By : Chris Tribbey | Posted: 10 Feb 2010
For a company whose shares were trading upwards of $7 in early 2008, it’s been a rough couple of years for Cinram International.
Since February 2008 the Toronto-based replicator has replaced both its chief executive and chief financial officers, had rounds of layoffs and seen steady year-over-year declines in both revenue and the number of DVDs replicated.
For 2006, Cinram reported full-year profit of $51.8 million, but 2007 and 2008 saw losses of $301.1 million and $25 million, respectively. The company has yet to report its 2009 fourth-quarter or full-year results, but each of the first three quarters of 2009 saw far less revenue and fewer replicated DVDs than the previous year’s comparable quarter.
And while the past two years have seen Cinram extend its replication agreement with Lionsgate and sign a multiyear deal with Universal for DVD replication in Western Europe, the Feb. 1 news that Warner Home Video would end its six-year relationship with Cinram on July 31 sent the replicator’s stock on the Toronto Stock Exchange tumbling more than 60% overnight, to just above $1.
Financial analysts who track Cinram were just as surprised as anyone when Warner left Cinram for Technicolor.
Adam Shine, an analyst with National Bank Financial, said it was expected that Cinram would “buckle to material price concessions during annual pricing discussions with its key accounts,” which included Warner (28% of 2009 company revenue), Fox (15%) and Lionsgate (8%).
“Nobody, however, expected Warner Home Video to terminate its contracts,” Shine wrote in a note to investors. He speculated that there’s more to the story of Warner and Cinram’s break-up than pricing.
“Part of the reason why Cinram was originally able to win Fox’s North American mandate a decade ago was because Technicolor [supposedly] hadn’t done a very good job handling VHS duplication/distribution of Titanic,” Shine told investors. “Ironically, just as James Cameron’s next film, Avatar, breaks all of Titanic’s records at the box office, we find ourselves witnessing a major re-shuffling of an important Hollywood
studio replication mandate. Coincidence? Yes.
“More to the story than pricing? We’re sure.”
Shine’s firm lowered Cinram’s revenue estimate to $1.079 billion from $1.268 billion in 2010, and to $765.4 million from $1.093 billion for 2011. He added that the lack of exclusive Blu-ray replication contracts may be what’s hurting Cinram most. In the third quarter of 2009, Cinram reported Blu-ray revenue of $4.7 million, which was actually down from the $5.5 million it reported in the second quarter.
“Most of this [Blu-ray] work is at present being done by Sony, which has been awarded these mandates as a result of extremely aggressive pricing, which Cinram either can’t or won’t match,” he said.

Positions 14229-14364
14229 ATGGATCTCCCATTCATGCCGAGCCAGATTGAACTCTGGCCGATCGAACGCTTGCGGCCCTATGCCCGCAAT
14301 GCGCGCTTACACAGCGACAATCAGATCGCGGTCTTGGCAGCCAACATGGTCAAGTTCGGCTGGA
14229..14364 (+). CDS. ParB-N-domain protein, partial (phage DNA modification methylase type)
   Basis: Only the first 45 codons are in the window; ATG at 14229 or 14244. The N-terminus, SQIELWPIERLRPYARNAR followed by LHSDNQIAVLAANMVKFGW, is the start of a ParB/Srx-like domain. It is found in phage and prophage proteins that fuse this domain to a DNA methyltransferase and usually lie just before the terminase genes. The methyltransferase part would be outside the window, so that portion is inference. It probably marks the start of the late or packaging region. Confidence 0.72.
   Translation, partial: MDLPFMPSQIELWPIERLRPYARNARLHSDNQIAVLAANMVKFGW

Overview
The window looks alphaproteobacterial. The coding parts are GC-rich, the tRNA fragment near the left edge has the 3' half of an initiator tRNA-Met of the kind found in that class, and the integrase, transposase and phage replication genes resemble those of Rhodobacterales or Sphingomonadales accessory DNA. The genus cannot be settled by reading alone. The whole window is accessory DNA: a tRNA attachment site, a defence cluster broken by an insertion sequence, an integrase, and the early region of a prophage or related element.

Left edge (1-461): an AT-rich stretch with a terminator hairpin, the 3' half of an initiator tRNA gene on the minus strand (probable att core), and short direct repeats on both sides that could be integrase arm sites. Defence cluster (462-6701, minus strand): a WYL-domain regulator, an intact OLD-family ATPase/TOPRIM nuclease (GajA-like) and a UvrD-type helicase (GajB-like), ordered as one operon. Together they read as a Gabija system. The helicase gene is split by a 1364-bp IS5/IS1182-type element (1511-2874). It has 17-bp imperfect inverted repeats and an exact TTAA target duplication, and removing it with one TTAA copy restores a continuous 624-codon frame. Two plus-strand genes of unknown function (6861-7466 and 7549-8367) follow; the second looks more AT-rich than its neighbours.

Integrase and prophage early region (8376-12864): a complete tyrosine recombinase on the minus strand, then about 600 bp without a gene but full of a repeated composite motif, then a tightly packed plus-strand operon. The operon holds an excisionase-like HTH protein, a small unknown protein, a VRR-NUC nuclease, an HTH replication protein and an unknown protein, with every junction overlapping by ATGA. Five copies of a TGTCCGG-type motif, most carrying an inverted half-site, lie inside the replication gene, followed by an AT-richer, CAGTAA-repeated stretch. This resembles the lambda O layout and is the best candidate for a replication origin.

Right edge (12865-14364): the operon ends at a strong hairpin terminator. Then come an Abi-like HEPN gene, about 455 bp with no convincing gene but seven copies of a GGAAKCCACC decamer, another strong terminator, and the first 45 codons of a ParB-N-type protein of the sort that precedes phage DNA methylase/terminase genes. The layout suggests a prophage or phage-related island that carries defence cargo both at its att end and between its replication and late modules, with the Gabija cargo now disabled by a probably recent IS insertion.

Cinram CEO Steve Brown has reportedly said the replicator is seeking a replacement for Warner, and will make sure “all affected employees and other stakeholders are given the absolute greatest consideration during this process.”
However, Salman Partners analyst Naser Iqbal said layoffs and restructuring at Cinram are an almost certainty, since Warner accounted for more than a quarter of the replicator’s business. Warner Home Video accounted for 97 Blu-ray releases in 2009, not including re-releases or boxed sets, according to data from the DVD & Blu-ray Release Report. That was the most among any of the studios.
Also according to the DVD & Blu-ray Release Report, Warner accounted for 764 unique DVD releases in 2009, not including re-releases or boxed sets. That was nearly 550 more than second-place studio Lionsgate, though that figure includes nearly 300 titles from Warner’s DVD manufacturing-on-demand program. Allied Vaughn handles replication for those titles.
“Customers like Warner aren’t just floating around out there,” Iqbal said. “All of the major customers are already taken, and it’s not likely any are going to move any time soon. I think [Cinram is] in for a tough road. I’m assuming they’re going to have to scale back.”
Paula Tait, EVP of sales and marketing for replicator Precise/Full Service Media, said the Cinram news is distressing for the DVD and Blu-ray replication business as a whole.
“Personally I am not sure that there is enough business for three major replicators in the current market,” she said. “I have heard speculation from those far more knowledgeable than me that consolidation to two major replicators would make the ultimate sense, when you factor in supply and demand, financial obligations, etc.
“I would hate to see Cinram go away. They employ a lot of people and it’s distressing to see this business continue to consolidate.”